Well, glitz and glam will be shimmering up the press as New York Fashion Week is in full swing this weekend, and London, Paris and Milan will be following on throughout September so it’s timely to imagine what’s going on behind the scenes of the big fashion brands.
Supply chains in the fashion industry are similar whatever level of the market the clothes are destined for: one factory known for it’s embroidery or print can be producing orders for all sections of the trade. Whether it’s an item for Primark or Chloe, it could have passed through the same worker’s hands and their pay would remain the same. Luxury prices sadly don’t percolate down to the invisible hands skilfully piecing together our garments, however much we pay for them, and living conditions, sanitation and the ability to pay for basic necessities are a constant struggle.
And there’s something else that seems contentious – the idea that the clothes in our shops are not ‘handmade.’ Though mass-produced, certainly, they are produced by human individuals, skilfully manipulating fast machinery. But, essentially, they are workers with sewing machines… Would a small producer in the UK making clothes on a domestic machine and selling them at a local artisan market call their products handmade? I expect so. So, the change in perception that consumers undergo when engaging with clothes as ‘machine made’ or ‘factory made’ de-humanises this process and disables the imagination. It is difficult to comprehend the amount of labour hours and skilled hands needed to produce the tonnage of new clothing that is consumed everywhere daily, but we all need to wake up to this.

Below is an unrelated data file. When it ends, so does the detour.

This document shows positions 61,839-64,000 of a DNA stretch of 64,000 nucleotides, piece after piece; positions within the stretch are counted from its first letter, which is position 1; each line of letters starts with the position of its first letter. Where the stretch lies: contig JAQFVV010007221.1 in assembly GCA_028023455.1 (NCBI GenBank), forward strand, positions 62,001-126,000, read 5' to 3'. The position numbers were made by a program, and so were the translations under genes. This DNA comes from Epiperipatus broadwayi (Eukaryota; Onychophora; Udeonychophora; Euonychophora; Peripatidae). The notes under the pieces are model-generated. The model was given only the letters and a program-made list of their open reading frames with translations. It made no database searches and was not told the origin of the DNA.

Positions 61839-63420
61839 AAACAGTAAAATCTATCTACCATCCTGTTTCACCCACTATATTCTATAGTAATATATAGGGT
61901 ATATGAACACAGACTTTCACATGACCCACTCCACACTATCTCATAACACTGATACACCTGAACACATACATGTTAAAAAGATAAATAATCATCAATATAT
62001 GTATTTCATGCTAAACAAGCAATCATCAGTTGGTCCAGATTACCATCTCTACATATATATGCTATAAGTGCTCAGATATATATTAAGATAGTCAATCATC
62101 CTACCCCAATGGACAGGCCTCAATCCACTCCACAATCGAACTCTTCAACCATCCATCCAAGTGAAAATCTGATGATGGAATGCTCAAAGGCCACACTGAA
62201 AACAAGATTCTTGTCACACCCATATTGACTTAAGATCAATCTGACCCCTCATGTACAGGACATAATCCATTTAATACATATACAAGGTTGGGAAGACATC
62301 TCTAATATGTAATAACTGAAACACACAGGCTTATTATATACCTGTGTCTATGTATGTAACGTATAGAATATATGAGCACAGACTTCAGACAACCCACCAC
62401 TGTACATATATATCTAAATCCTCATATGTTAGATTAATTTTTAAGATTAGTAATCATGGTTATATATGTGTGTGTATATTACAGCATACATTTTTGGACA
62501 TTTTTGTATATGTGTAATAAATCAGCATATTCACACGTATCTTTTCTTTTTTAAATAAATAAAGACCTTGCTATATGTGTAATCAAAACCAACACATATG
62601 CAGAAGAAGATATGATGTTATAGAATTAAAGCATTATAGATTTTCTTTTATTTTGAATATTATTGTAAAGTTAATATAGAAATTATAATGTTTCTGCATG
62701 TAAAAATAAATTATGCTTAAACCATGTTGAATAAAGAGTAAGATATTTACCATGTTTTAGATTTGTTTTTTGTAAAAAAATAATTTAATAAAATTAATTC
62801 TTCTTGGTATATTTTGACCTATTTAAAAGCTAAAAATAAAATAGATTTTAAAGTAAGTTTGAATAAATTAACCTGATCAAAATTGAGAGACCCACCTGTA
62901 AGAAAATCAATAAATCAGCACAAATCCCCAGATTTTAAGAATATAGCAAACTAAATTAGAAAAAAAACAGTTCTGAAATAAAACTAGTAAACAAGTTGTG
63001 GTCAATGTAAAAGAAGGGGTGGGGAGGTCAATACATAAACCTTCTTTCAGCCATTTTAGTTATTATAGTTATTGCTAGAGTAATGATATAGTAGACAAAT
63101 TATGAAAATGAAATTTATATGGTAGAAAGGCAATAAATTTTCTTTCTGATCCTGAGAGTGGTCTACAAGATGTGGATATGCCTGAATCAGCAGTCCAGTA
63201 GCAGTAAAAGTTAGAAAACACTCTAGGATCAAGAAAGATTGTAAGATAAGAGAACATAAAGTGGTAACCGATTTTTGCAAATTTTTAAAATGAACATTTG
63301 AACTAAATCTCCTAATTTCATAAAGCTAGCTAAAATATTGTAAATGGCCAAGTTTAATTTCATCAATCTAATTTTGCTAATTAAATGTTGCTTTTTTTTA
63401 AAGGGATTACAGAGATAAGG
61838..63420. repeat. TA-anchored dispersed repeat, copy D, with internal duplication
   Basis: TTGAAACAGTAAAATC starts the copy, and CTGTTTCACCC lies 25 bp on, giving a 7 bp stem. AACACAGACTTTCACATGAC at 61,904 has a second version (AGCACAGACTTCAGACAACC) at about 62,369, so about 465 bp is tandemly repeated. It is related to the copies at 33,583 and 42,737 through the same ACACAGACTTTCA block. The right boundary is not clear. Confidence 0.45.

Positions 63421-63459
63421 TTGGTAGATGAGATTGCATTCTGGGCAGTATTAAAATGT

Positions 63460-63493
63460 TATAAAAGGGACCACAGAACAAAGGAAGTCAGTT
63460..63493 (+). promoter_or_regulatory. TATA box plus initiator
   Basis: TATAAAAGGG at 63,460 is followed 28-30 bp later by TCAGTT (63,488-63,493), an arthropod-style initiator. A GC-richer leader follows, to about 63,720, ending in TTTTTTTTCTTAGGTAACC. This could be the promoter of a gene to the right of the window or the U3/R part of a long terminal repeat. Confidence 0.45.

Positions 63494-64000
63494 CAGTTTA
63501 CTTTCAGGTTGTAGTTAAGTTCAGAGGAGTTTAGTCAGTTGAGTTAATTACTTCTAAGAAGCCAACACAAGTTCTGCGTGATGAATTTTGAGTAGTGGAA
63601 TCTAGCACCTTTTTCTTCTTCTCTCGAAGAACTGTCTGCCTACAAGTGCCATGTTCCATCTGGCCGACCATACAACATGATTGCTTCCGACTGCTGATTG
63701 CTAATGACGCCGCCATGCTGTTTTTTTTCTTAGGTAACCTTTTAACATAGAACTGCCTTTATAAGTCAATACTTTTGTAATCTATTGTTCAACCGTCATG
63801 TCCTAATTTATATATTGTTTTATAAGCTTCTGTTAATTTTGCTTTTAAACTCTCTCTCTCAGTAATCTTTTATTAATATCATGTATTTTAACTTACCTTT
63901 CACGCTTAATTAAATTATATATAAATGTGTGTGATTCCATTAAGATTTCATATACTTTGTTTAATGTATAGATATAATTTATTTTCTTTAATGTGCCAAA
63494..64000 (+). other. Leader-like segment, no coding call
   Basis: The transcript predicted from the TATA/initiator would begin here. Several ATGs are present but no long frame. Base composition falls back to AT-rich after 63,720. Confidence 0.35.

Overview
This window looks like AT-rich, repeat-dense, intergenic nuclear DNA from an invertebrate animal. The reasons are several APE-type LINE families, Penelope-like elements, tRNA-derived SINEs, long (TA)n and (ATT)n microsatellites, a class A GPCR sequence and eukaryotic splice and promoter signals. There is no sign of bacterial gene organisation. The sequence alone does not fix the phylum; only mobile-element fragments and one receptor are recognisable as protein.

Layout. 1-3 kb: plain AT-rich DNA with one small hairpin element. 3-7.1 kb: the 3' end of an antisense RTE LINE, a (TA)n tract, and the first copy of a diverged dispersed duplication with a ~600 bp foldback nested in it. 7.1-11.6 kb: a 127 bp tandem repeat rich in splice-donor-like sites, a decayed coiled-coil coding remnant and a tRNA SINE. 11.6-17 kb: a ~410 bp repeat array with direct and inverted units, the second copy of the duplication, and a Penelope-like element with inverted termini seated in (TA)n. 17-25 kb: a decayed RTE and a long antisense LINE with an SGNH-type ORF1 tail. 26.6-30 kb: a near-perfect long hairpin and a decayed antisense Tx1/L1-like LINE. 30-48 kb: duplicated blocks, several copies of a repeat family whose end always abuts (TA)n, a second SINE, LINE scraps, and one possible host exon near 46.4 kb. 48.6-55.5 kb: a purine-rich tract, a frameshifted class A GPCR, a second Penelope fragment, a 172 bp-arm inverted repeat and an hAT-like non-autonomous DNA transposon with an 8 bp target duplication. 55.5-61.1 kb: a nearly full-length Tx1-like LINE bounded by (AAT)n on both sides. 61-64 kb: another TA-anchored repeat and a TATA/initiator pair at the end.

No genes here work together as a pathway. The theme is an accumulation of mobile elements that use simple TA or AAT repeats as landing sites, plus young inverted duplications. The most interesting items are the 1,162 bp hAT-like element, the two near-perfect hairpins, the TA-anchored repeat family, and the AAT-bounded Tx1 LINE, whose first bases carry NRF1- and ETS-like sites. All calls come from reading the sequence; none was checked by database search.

So, come on Six Items Challenge! Let’s show the fashion world what can be done with a recipe of: 6 items of clothing; a good dash of creativity; several pounds of determination and grit; seasoned well with accessories and fun. We can take on a month of fashion weeks any day!